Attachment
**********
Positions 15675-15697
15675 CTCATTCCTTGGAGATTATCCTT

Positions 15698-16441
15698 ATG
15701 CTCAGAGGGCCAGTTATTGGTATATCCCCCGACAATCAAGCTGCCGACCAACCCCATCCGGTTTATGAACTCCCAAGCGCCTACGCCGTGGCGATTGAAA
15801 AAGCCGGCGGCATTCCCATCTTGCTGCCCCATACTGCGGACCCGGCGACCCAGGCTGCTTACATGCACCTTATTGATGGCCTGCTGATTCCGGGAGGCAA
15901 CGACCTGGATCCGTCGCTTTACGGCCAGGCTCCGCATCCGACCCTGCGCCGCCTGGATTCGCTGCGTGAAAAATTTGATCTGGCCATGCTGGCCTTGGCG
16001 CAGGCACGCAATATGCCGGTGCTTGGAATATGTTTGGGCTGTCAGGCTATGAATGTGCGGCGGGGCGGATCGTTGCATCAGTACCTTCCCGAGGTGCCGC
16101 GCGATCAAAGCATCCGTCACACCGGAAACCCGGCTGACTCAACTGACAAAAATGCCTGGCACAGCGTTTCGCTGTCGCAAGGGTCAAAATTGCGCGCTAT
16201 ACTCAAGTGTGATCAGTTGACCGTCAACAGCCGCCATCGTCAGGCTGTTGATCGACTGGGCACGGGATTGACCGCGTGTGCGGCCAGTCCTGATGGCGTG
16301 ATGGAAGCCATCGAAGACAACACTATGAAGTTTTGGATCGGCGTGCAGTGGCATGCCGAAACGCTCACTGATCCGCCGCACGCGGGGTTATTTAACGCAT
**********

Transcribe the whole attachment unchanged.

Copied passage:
Positions 15675-15697
15675 CTCATTCCTTGGAGATTATCCTT

Positions 15698-16441
15698 ATG
15701 CTCAGAGGGCCAGTTATTGGTATATCCCCCGACAATCAAGCTGCCGACCAACCCCATCCGGTTTATGAACTCCCAAGCGCCTACGCCGTGGCGATTGAAA
15801 AAGCCGGCGGCATTCCCATCTTGCTGCCCCATACTGCGGACCCGGCGACCCAGGCTGCTTACATGCACCTTATTGATGGCCTGCTGATTCCGGGAGGCAA
15901 CGACCTGGATCCGTCGCTTTACGGCCAGGCTCCGCATCCGACCCTGCGCCGCCTGGATTCGCTGCGTGAAAAATTTGATCTGGCCATGCTGGCCTTGGCG
16001 CAGGCACGCAATATGCCGGTGCTTGGAATATGTTTGGGCTGTCAGGCTATGAATGTGCGGCGGGGCGGATCGTTGCATCAGTACCTTCCCGAGGTGCCGC
16101 GCGATCAAAGCATCCGTCACACCGGAAACCCGGCTGACTCAACTGACAAAAATGCCTGGCACAGCGTTTCGCTGTCGCAAGGGTCAAAATTGCGCGCTAT
16201 ACTCAAGTGTGATCAGTTGACCGTCAACAGCCGCCATCGTCAGGCTGTTGATCGACTGGGCACGGGATTGACCGCGTGTGCGGCCAGTCCTGATGGCGTG
16301 ATGGAAGCCATCGAAGACAACACTATGAAGTTTTGGATCGGCGTGCAGTGGCATGCCGAAACGCTCACTGATCCGCCGCACGCGGGGTTATTTAACGCAT